The decline in oil prices continues in anticipation of the crucial Opec+ gathering.

Oil prices continued to face a downward trend on Wednesday, influenced by global economic instability concerns and preceding a significant meeting scheduled for Sunday, with contradictory indications about production from two primary contributors.

Brent crude saw a 2.2% decrease to $72.11, while West Texas Intermediate dropped 2.3% to $67.91 on Wednesday.

The forthcoming meeting in Vienna on Sunday will bring together the 13 Opec members and ten additional oil-producing nations, collectively known as Opec+, to determine production strategies.

A production cut was decided by the oil cartel in April, set to last until the end of the year to support oil prices.

Last week, hints towards another possible cut came from Saudi Arabian Energy Minister Prince Abdulaziz bin Salman, Opec’s de-facto leader, in an interview with Bloomberg.

However, contradictory reports came from Russian Deputy Prime Minister Alexander Novak, who expressed no expectation for new measures from Opec+ in Vienna, according to Russian media outlets.

RBC Capital Markets considers that the two possible policy decisions involve a deeper cut or maintaining the current course.

The brokerage stated: “Despite the robust Russian output and their growing influence in Asian markets, we do not foresee a return to the supply surge of March 2020 at this point.”

Last week, no clear decision was reached as key players waited for significant events to unfold, including US debt ceiling discussions, according to RBC.

The brokerage added that the prevailing inclination of Opec’s leadership appears to be towards active management and ensuring macroeconomic challenges or deteriorating market sentiment do not completely overwhelm the group.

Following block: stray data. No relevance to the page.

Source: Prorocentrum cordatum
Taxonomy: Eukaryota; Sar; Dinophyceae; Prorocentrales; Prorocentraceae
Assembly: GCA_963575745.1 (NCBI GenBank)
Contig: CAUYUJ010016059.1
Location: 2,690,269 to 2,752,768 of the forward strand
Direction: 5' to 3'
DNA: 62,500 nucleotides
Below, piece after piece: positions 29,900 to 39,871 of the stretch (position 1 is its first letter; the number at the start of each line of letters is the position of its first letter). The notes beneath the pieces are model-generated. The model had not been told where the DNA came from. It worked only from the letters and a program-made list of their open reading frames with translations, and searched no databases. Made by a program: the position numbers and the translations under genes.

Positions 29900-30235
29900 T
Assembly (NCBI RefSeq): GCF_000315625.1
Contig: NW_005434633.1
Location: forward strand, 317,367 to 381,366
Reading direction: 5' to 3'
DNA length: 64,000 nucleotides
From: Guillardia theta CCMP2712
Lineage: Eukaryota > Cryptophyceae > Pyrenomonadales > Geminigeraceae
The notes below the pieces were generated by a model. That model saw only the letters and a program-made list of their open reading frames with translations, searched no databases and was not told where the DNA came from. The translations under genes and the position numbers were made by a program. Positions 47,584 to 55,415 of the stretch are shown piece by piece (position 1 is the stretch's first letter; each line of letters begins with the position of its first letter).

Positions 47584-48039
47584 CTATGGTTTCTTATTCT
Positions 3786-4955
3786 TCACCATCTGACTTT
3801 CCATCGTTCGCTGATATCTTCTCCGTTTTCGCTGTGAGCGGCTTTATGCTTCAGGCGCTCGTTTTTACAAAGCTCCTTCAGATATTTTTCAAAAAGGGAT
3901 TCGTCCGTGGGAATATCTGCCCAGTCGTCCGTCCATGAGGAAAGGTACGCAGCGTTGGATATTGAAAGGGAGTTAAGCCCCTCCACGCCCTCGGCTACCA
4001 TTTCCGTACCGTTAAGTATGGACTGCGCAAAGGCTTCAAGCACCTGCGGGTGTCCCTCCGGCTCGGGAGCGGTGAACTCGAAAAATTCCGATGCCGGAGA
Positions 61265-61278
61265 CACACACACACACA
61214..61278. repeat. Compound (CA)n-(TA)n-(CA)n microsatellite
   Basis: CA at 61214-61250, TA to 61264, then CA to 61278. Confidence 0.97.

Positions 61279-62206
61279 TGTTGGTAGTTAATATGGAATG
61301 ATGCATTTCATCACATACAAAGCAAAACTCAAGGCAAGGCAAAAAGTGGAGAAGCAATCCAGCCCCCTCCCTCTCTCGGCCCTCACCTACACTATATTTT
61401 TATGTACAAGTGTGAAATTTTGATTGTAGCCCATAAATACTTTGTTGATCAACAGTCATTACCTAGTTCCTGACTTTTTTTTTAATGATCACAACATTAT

RBC also stated they do not believe that Saudi Arabia is sufficiently upset by the loss of market share in Asia to re-engage in a production conflict with Moscow, similar to that of March 2020.

Stephen Innes of SPI Asset Management questioned if a potential June intervention could alter the projected decline in oil prices over the upcoming months, given the previous surprise cut in April output.

He highlighted that Russian oil remains an unpredictable factor in the oil market.

Despite the possibility of Opec complying with further cuts, Innes believes the uncertain dynamics around Russian supply present a bearish risk for oil.

Ipek Ozkardeskaya, a senior analyst at Swissquote Bank, emphasized that potential internal discord could arise if Russia decides not to comply with Opec’s output reductions, limiting Opec’s ability to control oil prices.

While she doubts that a disagreement on the scale of the 2020 conflict would reoccur due to the strengthened alliance between the two countries following the Ukrainian war, she mentioned that any Russian opposition could significantly weaken Opec’s influence on oil prices.


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